Simon Carter Talks Timeless British Style

Simon Carter founded his eponymous brand in 1985. We chat with him about today’s fashion climate and what luxury means to him.

How would you describe the Simon Carter man?

He is somebody with his own sense of style who is not that swayed by big brands. He is somebody who seeks out individuality.


Why do you think that English heritage has been a recurrent reference point for your designs?

I think the English have always been very innovative, sometimes in a subversive way. If you go back to the 1790s, Beau Brummel [the original dandy] completely transformed the way that the people dressed across Europe. I think we are still affecting and influencing the way people dress.

How has the expansion of your jewellery ranges developed over the last few years?

I’ve always done ladies watches and with the launch of our men’s jewellery, there’s a real crossover [between men’s and women’s jewellery]. People love to use the phrase gender fluid, and I think that’s true now of a lot of jewellery. For instance, my best-selling designs on ASOS are men’s earrings, so the distinction really in the accessories world now between men’s and women’s jewellery and accessories is pretty blurred.

When you were first getting started, you would visit shops and markets around London – do you still get a chance to do this today?

I still do that but perhaps not necessarily around the process of design, more perhaps if I’m looking for fixtures for my own shops, then I’ll spend a lot of time at auctions, antique fairs, charity shops, car boot sales and things.

Was there was a moment when you felt like you’d ‘made it’?

I can remember the shop opening for my Covent Garden flagship store which we opened the day before Lehmans crashed, which was not a great time to open a flagship store but I can remember we had this big opening party. It was a big store, about 1,000 sq ft and it was beyond filled; it was spilling out onto the pavement, and my PR and I were having to rush round to Tesco every twenty minutes and buy more drink. And I’m standing on the other side of the pavement looking at this shop full of people having a good time with my name above the door and I thought, ‘yeah – I’ve made it now’.

You’ve created lines specifically for ASOS and Harvey Nichols – what is it about a brand that makes you want to work with them?

I get approached quite a lot to do collaborations, but ASOS really intrigues me because it’s a customer who, generally speaking, is younger than my typical customer. I like the challenge of producing a range that would appeal to a man in his teens or early twenties, and then, with Harvey Nichols, I like the challenge of working with very fine materials that have almost no limit on price.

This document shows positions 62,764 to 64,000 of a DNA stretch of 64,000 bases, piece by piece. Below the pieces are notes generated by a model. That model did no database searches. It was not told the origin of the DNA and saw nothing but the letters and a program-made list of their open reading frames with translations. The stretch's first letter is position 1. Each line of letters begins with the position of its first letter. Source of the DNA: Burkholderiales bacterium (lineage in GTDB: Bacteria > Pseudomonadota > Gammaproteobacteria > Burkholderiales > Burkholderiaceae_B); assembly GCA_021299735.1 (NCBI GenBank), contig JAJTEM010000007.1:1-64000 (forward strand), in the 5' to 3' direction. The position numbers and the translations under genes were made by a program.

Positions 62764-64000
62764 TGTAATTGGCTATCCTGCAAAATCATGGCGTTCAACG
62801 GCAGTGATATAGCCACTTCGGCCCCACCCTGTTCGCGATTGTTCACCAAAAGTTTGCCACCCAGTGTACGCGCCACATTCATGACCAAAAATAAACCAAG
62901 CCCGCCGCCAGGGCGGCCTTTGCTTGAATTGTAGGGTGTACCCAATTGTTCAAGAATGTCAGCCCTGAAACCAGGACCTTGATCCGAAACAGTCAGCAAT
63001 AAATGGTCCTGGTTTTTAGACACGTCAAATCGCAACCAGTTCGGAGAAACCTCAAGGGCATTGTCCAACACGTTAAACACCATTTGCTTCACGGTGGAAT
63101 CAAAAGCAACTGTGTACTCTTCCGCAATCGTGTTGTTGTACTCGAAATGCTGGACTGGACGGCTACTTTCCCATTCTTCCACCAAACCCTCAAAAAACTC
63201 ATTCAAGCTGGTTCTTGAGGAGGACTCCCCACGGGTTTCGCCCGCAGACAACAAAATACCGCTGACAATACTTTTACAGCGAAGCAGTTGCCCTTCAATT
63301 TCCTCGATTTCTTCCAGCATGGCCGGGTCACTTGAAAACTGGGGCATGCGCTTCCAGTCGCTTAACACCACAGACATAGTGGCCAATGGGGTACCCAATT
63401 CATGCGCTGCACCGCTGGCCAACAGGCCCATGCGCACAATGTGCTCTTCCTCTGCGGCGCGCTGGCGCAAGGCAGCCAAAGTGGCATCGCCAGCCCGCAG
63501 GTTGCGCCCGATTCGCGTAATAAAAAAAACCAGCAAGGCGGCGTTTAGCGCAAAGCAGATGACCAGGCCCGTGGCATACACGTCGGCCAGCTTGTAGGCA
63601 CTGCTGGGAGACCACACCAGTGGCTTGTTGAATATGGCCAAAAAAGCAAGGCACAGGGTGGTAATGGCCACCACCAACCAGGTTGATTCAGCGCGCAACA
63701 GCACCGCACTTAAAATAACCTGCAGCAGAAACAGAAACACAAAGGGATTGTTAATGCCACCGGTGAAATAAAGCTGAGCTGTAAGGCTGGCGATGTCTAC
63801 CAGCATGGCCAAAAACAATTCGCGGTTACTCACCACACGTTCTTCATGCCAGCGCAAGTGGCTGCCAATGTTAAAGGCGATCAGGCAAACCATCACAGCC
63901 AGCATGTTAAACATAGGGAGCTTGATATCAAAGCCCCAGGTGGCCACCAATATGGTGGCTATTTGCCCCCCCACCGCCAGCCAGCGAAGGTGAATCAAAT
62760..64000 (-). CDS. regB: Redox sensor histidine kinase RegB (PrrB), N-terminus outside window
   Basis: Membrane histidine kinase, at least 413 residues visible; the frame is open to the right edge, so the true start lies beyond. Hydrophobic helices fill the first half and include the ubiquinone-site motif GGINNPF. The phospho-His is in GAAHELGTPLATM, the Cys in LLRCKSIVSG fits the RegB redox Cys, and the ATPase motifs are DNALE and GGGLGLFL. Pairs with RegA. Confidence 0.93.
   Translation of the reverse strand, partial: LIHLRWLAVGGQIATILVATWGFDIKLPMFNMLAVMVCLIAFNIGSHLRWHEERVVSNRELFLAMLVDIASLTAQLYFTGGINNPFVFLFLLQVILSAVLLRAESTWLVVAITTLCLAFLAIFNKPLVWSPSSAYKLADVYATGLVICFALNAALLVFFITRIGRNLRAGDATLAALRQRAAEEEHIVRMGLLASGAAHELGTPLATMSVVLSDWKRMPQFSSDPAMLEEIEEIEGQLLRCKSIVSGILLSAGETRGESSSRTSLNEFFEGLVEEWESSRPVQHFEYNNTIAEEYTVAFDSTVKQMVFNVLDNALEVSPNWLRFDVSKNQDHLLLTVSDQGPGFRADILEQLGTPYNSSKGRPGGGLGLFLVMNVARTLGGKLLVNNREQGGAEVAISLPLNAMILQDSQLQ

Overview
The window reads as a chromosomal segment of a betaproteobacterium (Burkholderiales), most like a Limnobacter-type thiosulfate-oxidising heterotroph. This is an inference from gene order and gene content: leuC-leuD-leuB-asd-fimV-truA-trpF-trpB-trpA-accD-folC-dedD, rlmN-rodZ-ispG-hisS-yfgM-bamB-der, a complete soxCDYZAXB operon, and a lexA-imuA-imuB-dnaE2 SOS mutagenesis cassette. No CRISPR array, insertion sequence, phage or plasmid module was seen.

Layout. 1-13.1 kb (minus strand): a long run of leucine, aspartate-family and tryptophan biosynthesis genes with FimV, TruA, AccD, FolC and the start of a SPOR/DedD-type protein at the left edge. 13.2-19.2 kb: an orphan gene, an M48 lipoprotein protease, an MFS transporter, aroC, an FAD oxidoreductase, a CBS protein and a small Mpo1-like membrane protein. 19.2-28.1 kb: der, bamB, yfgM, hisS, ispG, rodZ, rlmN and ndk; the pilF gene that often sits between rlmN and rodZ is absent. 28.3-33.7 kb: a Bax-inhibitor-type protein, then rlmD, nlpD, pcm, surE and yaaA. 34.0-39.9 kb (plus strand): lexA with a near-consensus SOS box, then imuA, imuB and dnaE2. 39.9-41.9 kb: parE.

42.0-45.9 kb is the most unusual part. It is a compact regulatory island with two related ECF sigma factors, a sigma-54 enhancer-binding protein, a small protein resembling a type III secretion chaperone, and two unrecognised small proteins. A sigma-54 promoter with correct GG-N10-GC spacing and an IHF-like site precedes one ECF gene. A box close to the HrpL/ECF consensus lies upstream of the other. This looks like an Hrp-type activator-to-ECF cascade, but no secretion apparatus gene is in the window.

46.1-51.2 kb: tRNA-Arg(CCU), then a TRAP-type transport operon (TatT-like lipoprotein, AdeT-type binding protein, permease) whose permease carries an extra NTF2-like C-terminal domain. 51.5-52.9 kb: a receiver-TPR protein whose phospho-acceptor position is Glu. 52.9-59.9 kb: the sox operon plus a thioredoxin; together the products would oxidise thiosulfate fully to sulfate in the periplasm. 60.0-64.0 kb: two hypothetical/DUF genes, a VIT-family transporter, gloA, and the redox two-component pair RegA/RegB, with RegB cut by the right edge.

Today, the meaning of the word luxury has become muddied – what does it mean to you?

Time. Luxury means having more time. Sophisticated people are always reinventing the word luxury and I don’t think it’s a word that anyone should really use. Its currency has become devalued. If you can buy luxury toilet paper, where is the luxury in that? Brands that position themselves as luxury aren’t because there’s nothing luxurious that you can buy in every airport in the world, surely? And increasingly the customers want very versatile garments, so they want, say, a jacket that could team up with their best pair of jeans and go to a wedding with a smart shirt, or they could wear with shorts and go to a beach party. I think today the idea of luxury is having the luxury of wearing a garment for many different occasions – that would be the definition of luxury, wouldn’t it?


“I think sometimes you need a shake-up to generate a creative boost actually…Some of the most interesting designs historically have come out of periods of chaos.”

Which designers are you a fan of?

I’m always cautious about using the word designer because I think a true designer invents – there are very few of them. I’ve always admired Paul Smith. For designers, you’d probably have to look to somebody like John Galliano, Issey Miyake, Alexander McQueen. They are designers in so far as they could design something that you’d never seen before, that was fresh, that was genuinely different and genuinely pushed the fashion business further down the road. 

How do you begin your creative process?

With a large gin and tonic.

In today’s turbulent political climate, what’s the significance of creativity?

I think sometimes you need a shake-up to generate a creative boost actually. I think that when times are easy you can get a bit self-satisfied and a bit lazy in terms of design. Some of the most interesting designs historically have come out of periods of chaos actually, so I will be quite interested to see particularly what the young generation of designers coming through are going to do, perhaps in terms of protest fashion or fashion that reflects the times that we’re in. So actually, I think that it could be quite an exciting period of creativity.

When you aren’t designing, what do you enjoy doing?

I do play croquet competitively at a pretty high-level. I have, at my peak, played for England. I’m not sure whether I’d get back to that stage. I’d have to retire and spend a lot more time practising.

What are your future plans for Simon Carter?

The plan is to eventually open eighty shops including really important emerging markets like Latin and South America.

Find out more at simoncarter.com.

Words by admin

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